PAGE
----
Monday, April 28, 2008

Book Review -- Red Rock Odyssey

This article was originally published in the April 2005 issue of Climbing magazine. It is reprinted here with the permission of the author, a senior AAI guide.

Red Rock Odyssey: Classic Traditional Climbs
By Larry DeAngelo and Bill Thiry
Verex Press; $24.95

Throughout the years, dozens of books have illustrated the history of major climbing destinations like Yosemite Valley, the Alaska Range, and Joshua Tree National Park. Until recently, one area has been conspicuously omitted from North America’s literary climbing scene. Red Rock Odyssey, by Larry DeAngelo and Bill Thiry, stands alone as the first book to explore the history, the characters, and the routes that laid the foundation for the modern climber’s experience in Red Rock Canyon.

DeAngelo and Thiry have put together a book that, at first glance, appears to be a guidebook. With chapter titles that are also route names, it’s quite easy for a climber familiar with Red Rock to come to such a conclusion. However, the route names are merely a means to access the history of the canyon. The authors have compiled a book that includes essays written by first ascentionists, stories penned by modern climbers, a history of the area, and route information, which cumulatively paints a picture of both the past and the present of Red Rock Canyon. Clearly, the work could be used as a guidebook, but the authors intent appears to be more oriented toward literature than simple route guide.

Red Rock Odyssey looks closely at the people who have influenced Red Rock’s history, and their exploratory climbs. Early ascents by Joe Herbst, George and Joanne Uriosite, and the legendary guide Randal Grandstaff, are detailed with interesting anecdotes, comic stories, and sometimes even with bitter tragedy.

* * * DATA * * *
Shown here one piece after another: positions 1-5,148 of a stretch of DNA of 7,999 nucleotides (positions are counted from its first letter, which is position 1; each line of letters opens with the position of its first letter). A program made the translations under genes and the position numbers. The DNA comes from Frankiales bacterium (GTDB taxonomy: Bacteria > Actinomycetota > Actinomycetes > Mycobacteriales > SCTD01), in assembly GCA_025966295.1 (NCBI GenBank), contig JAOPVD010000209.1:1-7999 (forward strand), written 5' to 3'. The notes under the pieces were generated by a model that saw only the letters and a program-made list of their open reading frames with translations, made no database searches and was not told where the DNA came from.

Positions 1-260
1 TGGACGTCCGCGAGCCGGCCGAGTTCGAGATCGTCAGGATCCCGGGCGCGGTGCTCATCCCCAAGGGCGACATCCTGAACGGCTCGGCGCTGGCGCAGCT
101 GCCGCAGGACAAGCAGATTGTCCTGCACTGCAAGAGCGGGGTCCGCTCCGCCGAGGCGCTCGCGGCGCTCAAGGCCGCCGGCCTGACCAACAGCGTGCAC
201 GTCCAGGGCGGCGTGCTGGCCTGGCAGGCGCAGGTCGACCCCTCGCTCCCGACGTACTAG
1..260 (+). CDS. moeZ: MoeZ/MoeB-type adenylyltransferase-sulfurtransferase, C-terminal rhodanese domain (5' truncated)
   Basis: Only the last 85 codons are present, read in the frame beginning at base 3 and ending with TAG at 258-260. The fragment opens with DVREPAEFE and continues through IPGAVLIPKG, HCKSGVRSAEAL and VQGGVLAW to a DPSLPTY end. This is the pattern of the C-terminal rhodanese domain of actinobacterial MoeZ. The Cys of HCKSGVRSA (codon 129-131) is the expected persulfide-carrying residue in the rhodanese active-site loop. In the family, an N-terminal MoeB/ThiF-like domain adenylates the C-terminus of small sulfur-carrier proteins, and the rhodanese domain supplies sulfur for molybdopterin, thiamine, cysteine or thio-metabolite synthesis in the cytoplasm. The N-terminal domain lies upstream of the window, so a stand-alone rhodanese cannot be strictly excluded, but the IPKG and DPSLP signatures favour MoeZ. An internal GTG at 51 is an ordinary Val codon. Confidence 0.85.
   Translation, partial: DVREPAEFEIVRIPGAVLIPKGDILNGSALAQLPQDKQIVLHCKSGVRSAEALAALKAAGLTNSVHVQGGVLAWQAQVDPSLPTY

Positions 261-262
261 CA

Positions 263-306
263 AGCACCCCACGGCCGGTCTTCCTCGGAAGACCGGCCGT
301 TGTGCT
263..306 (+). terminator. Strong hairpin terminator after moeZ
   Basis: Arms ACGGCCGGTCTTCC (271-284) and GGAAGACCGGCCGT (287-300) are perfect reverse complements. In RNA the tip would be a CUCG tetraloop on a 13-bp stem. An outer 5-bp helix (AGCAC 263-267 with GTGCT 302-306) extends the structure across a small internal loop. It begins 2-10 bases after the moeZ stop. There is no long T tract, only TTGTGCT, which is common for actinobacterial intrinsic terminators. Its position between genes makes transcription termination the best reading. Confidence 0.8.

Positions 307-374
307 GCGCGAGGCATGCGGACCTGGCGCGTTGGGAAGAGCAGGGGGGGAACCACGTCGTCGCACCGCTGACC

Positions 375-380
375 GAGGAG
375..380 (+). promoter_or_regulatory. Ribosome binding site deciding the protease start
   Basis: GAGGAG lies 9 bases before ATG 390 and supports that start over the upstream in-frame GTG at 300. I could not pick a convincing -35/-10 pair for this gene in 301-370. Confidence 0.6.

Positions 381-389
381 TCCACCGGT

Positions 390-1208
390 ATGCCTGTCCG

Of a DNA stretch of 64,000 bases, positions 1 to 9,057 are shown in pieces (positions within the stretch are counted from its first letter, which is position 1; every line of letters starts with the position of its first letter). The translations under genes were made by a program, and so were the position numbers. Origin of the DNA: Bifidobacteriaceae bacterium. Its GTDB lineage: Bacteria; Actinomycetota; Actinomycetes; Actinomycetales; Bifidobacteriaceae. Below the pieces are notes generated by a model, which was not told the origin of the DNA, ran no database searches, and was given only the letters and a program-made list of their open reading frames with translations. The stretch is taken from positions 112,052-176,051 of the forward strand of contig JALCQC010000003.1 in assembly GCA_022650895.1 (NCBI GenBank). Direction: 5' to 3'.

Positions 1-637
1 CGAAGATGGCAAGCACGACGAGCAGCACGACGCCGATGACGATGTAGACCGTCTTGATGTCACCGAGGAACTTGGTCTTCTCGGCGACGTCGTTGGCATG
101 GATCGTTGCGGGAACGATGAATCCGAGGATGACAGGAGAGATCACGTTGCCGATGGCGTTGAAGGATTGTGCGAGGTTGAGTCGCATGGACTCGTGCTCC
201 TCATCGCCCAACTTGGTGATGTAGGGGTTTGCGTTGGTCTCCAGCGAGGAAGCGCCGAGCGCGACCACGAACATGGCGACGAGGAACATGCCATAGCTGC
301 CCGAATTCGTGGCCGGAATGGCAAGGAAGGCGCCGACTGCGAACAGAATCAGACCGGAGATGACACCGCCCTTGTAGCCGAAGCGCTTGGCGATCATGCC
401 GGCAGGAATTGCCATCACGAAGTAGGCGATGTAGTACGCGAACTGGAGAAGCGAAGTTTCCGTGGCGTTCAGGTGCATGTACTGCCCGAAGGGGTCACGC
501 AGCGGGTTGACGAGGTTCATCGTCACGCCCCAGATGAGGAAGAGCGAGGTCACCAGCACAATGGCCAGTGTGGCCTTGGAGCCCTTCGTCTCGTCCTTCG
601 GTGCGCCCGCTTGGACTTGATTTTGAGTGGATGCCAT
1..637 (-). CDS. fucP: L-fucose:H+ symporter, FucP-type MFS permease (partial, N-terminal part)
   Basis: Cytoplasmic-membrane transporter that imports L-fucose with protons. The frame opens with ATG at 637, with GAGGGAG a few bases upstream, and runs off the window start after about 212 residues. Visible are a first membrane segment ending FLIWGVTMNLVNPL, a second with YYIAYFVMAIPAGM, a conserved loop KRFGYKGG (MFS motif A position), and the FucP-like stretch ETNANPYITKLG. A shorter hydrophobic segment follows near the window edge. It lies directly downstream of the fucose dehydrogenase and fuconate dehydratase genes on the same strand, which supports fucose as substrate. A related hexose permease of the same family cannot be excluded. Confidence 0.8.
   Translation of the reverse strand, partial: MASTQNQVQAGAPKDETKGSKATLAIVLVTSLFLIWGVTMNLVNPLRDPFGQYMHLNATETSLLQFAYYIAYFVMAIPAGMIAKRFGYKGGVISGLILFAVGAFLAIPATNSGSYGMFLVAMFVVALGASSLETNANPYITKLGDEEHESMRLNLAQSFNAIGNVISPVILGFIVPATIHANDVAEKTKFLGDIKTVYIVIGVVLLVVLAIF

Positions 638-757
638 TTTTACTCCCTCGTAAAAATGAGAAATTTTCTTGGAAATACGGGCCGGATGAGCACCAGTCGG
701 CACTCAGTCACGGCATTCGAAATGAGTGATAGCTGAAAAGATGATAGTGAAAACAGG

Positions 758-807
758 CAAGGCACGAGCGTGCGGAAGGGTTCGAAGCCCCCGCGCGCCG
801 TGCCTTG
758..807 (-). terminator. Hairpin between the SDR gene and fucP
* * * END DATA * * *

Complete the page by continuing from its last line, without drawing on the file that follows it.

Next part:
There are moments in the book that stand out as humorous. Alex Chiang, one of the book’s essay contributors, wrote an entertaining story about climbing a route the “historical way.” In an attempt to see how the first ascentionists felt, DeAngelo convinced Chang to climb with nothing but old-school tube chocks, hip belays, and nylon swami belts. Chang – a relative newcomer to long trad routes – comically recounts his feelings as DeAngelo hands him one-inch webbing for a swami belt and tells him he can “save weight by leaving the ATC.”

Along with the comedy, there is also tragedy. Though DeAngelo and Thiry chronicle the untimely deaths of Randal Grandstaff and a modern local climber named Lee Stout, the vividly written story of a third climbing-related fatality is the most striking. In 1980, Betsy Herbst was high on a wall when she suffered a stroke. The ensuing epic of descending with her and finding medical care was a nightmare of the worst kind.

Along with a storied history, Red Rock Odyssey provides route information and excellent photos of the climbs, which are chronicled throughout the book. This guidebook element is a welcome addition to the literary work, and greatly adds to the overall flavor.

Joanne Urioste’s original 1984 guidebook to climbing in Red Rock is dedicated to “the Paiute Ghosts that haunt the Red Rocks.” DeAngelo and Thiry expertly pay homage to a different set of ghosts that dwell within Red Rock Canyon. These are the ghosts of climbers both alive and dead, who, through their adventures and their love of the place, made Red Rock a world-class climbing destination.

-- Jason D. Martin

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